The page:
Advances in injectables may help a woman fit into standards of beauty. But just because she’s more sexually attractive doesn’t mean she’s more personally attractive. A Canadian study asked participants to evaluate women who had been treated with Botox and those who were aging naturally.
The (not entirely surprising) results? Women with the ‘Tox were rated as “cold” and “unfeeling” compared to their wrinkly, saggy sisters. The participants felt more warm and fuzzy towards the women with unadulterated faces, believing them to be less vain.
It’s been noted in the past that Botox affects the way emotions are interpreted. But I wonder, too, whether there’s something about visibly aging that we associate with warmth…in the form of motherhood.
Our own mothers, for example, didn’t have the benefit/curse of Botox. So when they aged, we saw it. Their softening was part of our idea of motherhood. Now, mothers have tools—and pressure—to look like they’ve never had kids in the first place.
What does it say to our children to try to indefinitely extend youth? If study particpants saw mothers with Botox as cold and unfeeling, do children see mothers with Botox this way too? We already know that infants are affected by their mothers’ limited facial expressions when they use paralyzing products. Older kids have a bigger arsenal of interpretive tools at their disposal (language, for example) but it seems possible that they’re being affected on some subtle level.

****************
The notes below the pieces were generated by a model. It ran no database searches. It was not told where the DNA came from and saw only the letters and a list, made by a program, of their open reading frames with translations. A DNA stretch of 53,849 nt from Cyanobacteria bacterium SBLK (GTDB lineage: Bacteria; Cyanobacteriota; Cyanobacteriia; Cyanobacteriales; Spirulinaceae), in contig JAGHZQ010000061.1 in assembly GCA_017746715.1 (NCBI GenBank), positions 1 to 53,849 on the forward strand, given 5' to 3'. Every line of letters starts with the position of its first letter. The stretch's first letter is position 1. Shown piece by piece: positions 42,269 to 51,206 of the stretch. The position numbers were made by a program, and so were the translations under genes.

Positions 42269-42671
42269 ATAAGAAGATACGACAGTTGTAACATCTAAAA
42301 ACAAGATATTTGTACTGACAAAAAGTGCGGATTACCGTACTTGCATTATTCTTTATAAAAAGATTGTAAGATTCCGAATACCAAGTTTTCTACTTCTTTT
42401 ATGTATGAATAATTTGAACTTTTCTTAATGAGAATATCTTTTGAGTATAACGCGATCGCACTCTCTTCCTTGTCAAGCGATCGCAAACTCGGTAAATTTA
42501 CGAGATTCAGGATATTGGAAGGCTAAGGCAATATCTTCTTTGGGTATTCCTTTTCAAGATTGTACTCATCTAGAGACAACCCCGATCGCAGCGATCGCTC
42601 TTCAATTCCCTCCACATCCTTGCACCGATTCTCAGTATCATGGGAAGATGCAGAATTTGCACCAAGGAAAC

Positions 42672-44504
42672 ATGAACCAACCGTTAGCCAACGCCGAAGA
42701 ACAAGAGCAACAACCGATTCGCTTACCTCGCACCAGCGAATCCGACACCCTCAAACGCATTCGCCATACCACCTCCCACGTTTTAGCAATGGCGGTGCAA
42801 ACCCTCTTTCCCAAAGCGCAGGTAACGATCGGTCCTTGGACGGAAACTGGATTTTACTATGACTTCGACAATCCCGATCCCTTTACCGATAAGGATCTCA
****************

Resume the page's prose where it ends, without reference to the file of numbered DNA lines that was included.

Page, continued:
Is it better for kids to let the aging chips fall where they may? My guess is yes. But it takes a strong woman to say F*** You to the screaming headlines about her cultural currency going down the toilet. Martha Wilson is one all-too-rare example. Best known as the founder of NYC Arts’ Institution Franklin Furnace, Martha has a solo show up at PPOW gallery that takes a good, hard, humorous look at the experience of being an aging woman in America. The picture above, “I Have Become My Own Worst Fear” epitomizes Wilson’s In-Your-Face take on the way women are dismissed once they stray too far from the beauty ideal. She also plays with the androgyny of aging, dressing herself into genderlessness and even impersonating Bill Clinton. And then there’s the multi-frame piece documenting the year long progression of her punk-dyed hair transitioning to classic old-lady gray.
The message: There are more options than clinging to the fountain of youth and disappearing, defeated, into cultural invisibility. Maybe we can actually use the process of resisting the overwhelming messages as a teaching tool, to show that if we don’t believe in something, we are free to rebel against it. As one young blogger puts it,
“Is it punk to age ungracefully? Certainly most, if not all, of the male punk musicians have managed to do it. For a woman, it seems like throwing your aging body in the face of the general public like Wilson has done is completely punk. Now I know my plans for when I’m older: forget the botox and bring on the Manic Panic.” That’s always been my plan, too.
Women from all kinds are making major movements: Moms Who Are Changing the World!